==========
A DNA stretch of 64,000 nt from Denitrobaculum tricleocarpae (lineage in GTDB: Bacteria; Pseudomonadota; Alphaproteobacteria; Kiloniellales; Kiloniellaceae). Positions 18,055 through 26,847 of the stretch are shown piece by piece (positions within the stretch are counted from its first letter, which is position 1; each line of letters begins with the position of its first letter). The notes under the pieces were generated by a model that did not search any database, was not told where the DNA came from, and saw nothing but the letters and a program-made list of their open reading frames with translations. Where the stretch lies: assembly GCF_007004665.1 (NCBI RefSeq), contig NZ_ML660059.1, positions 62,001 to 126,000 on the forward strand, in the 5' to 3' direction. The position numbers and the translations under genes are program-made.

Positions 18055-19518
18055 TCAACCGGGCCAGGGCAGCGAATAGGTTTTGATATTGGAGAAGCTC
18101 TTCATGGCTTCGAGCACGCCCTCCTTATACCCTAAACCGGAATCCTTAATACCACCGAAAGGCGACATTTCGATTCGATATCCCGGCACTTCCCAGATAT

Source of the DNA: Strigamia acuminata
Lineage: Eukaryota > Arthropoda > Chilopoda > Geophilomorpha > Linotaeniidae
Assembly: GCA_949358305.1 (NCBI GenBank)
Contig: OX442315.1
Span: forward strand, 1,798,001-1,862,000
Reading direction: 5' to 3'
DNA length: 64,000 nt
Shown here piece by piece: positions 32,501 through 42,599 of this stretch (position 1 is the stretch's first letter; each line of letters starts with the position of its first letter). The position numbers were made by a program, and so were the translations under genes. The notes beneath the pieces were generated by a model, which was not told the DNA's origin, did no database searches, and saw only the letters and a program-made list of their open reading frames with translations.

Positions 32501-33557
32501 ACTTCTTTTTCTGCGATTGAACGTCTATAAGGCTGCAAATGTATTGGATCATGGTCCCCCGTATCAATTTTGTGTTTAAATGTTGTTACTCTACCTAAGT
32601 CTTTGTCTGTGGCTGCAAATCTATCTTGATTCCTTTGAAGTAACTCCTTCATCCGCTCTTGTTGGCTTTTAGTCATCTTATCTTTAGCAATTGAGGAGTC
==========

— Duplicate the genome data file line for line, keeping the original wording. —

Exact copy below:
A DNA stretch of 64,000 nt from Denitrobaculum tricleocarpae (lineage in GTDB: Bacteria; Pseudomonadota; Alphaproteobacteria; Kiloniellales; Kiloniellaceae). Positions 18,055 through 26,847 of the stretch are shown piece by piece (positions within the stretch are counted from its first letter, which is position 1; each line of letters begins with the position of its first letter). The notes under the pieces were generated by a model that did not search any database, was not told where the DNA came from, and saw nothing but the letters and a program-made list of their open reading frames with translations. Where the stretch lies: assembly GCF_007004665.1 (NCBI RefSeq), contig NZ_ML660059.1, positions 62,001 to 126,000 on the forward strand, in the 5' to 3' direction. The position numbers and the translations under genes are program-made.

Positions 18055-19518
18055 TCAACCGGGCCAGGGCAGCGAATAGGTTTTGATATTGGAGAAGCTC
18101 TTCATGGCTTCGAGCACGCCCTCCTTATACCCTAAACCGGAATCCTTAATACCACCGAAAGGCGACATTTCGATTCGATATCCCGGCACTTCCCAGATAT

Source of the DNA: Strigamia acuminata
Lineage: Eukaryota > Arthropoda > Chilopoda > Geophilomorpha > Linotaeniidae
Assembly: GCA_949358305.1 (NCBI GenBank)
Contig: OX442315.1
Span: forward strand, 1,798,001-1,862,000
Reading direction: 5' to 3'
DNA length: 64,000 nt
Shown here piece by piece: positions 32,501 through 42,599 of this stretch (position 1 is the stretch's first letter; each line of letters starts with the position of its first letter). The position numbers were made by a program, and so were the translations under genes. The notes beneath the pieces were generated by a model, which was not told the DNA's origin, did no database searches, and saw only the letters and a program-made list of their open reading frames with translations.

Positions 32501-33557
32501 ACTTCTTTTTCTGCGATTGAACGTCTATAAGGCTGCAAATGTATTGGATCATGGTCCCCCGTATCAATTTTGTGTTTAAATGTTGTTACTCTACCTAAGT
32601 CTTTGTCTGTGGCTGCAAATCTATCTTGATTCCTTTGAAGTAACTCCTTCATCCGCTCTTGTTGGCTTTTAGTCATCTTATCTTTAGCAATTGAGGAGTC